Carnac - Karnag


Returning from the Quiberon peninsula back to Plouharnel. Take the road southeast to Carnac.

Carnac is famous for ancient stone monuments. It is also a popular seaside resort with spectacular beaches and a large harbour. Carnac is one of the largest megalithic complexes in Europe with over 3000 standing stones.

In the Neolithic time the sea level was some 35ft below it's current level. This could link Carnac to other sites in the area such as Gavrinis and Er-Lannic and it has been suggested that they were in some way connected. The re-use of megaliths in the area can be used to determine connections between otherwise unrelated sites such as between the passage-mounds of Gavrinis and La Table des Marchands for example, both of which incorporated pieces of an earlier monument into their structures (capstones) at around 3,100 BC.

Carnac has many of the earliest megaliths in Europe. The ancient megaliths of Brittany are mysterious for a number of reasons. We do not know how prehistoric Bretons were able to move and place these massive stones weighing as much as 350 tons each, nor do we even know why. It is now believed they were built approximately 3,000 to 4,500 years ago. In common with other such sites the monuments were of ceremonial importance and carefully aligned to correspond with astronomical events and the natural environment in which they were placed.

There are a number of distinct phases of construction, which resulted in the re-use of existing monuments. The first major construction phase at Carnac is at around 4,500 BC. The Kercado passage mound, south-east of the Kermario alignment has been radio-carbon dated to about as 4,700 BC. The mound is surrounded by a circle of stones with a menhir on its peak. The entrance of the chamber points towards the midwinter sunrise. The Manio Tumular bank, an early monument of around 5th millennium B.C. is covered by the ends of the Kermario alignments so are seen to be more recent. Le Grand Menhir alignment as well as other parts of the Lochmariaquer site, have been dated at 4,500 BC.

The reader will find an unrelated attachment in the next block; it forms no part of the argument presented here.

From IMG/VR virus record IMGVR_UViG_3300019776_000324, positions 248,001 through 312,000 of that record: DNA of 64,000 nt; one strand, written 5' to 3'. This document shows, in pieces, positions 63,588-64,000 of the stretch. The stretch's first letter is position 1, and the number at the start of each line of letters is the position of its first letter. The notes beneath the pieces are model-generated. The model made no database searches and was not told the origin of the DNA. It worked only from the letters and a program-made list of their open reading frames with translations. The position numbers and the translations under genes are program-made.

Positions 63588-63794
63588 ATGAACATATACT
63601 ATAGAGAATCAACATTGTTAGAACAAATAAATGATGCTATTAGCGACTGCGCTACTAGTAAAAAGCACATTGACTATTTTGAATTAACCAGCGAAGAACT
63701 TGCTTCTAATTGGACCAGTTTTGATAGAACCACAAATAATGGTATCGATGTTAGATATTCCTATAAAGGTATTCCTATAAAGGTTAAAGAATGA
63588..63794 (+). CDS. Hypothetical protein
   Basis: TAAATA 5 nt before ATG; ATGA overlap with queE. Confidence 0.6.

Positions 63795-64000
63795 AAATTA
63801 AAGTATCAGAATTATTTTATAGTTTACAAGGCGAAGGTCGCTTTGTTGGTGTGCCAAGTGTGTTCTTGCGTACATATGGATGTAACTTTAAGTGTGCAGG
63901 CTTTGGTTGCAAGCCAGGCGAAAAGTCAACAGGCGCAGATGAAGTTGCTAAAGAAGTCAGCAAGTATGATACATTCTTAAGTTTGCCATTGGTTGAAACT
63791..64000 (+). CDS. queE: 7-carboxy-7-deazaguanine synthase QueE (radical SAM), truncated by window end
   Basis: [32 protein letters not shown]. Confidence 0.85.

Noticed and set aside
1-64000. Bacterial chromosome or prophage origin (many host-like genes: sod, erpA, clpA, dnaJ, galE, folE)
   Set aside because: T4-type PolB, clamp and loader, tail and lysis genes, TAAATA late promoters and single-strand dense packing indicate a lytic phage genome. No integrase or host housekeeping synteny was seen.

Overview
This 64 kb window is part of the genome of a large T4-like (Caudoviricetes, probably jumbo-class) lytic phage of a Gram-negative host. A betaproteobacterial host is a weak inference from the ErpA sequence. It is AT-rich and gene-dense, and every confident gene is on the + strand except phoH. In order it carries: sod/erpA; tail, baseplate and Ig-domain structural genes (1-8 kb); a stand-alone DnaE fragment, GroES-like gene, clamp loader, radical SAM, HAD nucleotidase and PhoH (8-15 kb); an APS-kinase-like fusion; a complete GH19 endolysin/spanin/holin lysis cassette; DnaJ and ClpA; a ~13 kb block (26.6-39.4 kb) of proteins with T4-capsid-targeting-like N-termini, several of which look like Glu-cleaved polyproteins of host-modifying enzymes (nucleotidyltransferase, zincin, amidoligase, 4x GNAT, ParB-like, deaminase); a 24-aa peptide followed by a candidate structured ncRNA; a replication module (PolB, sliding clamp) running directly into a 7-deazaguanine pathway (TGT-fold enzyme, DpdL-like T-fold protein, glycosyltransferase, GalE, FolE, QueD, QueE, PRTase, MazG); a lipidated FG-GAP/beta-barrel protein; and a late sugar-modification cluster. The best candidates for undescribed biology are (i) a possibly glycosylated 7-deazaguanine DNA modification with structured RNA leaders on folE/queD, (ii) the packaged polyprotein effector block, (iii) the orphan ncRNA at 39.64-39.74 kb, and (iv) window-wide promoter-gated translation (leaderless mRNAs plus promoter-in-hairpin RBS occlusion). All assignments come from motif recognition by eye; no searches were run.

The second main construction period is at 3,300 BC. Parts of Le Grand Menhir alignment are re-used as for La Table des Marchands (over an existing stone), Er-Grah, and the Gavrinis passage mounds.

Menec allignments

Menec allignments is one of three large groups of stones in Carnac. There are eleven groups of menhirs in the alignment covering a distance of about 3,820 by 330 feet. The stones vary in height from about 13 feet down to 2 feet. There are cromlechs to the east and west of the site.

Kermerio Alignements

Kermerio Alignements is made up of 1029 stones in ten columns that reach a distance of about 4,300 feet.

Kerlescan Allignment is east from Menec and Kermerio sites. There are thirteen lines consisting of 555 stones varying in height from about 13 feet to 2 feet 7 inches. They cover a length of approximately 2,600 feet and at the west of the alignment is a stone circle made up of 39 stones.

Petite Menec

Petite Menec is to the east of the Kerlescan along the D186 and then onto a minor road, It is north of La-Trinite-sur-Mer/An Drinded-Karnag. The allignment is located in a forest.

Tumulus of Saint Michael

Tumulus of Saint Michael constructed 5000 BC and 3,400 BC, it is one of a number of tumulus in the area. When excavated the tomb was revealed and a number of stone chests found. The artefacts are now in the Museum of Prehistory of Carnac. 

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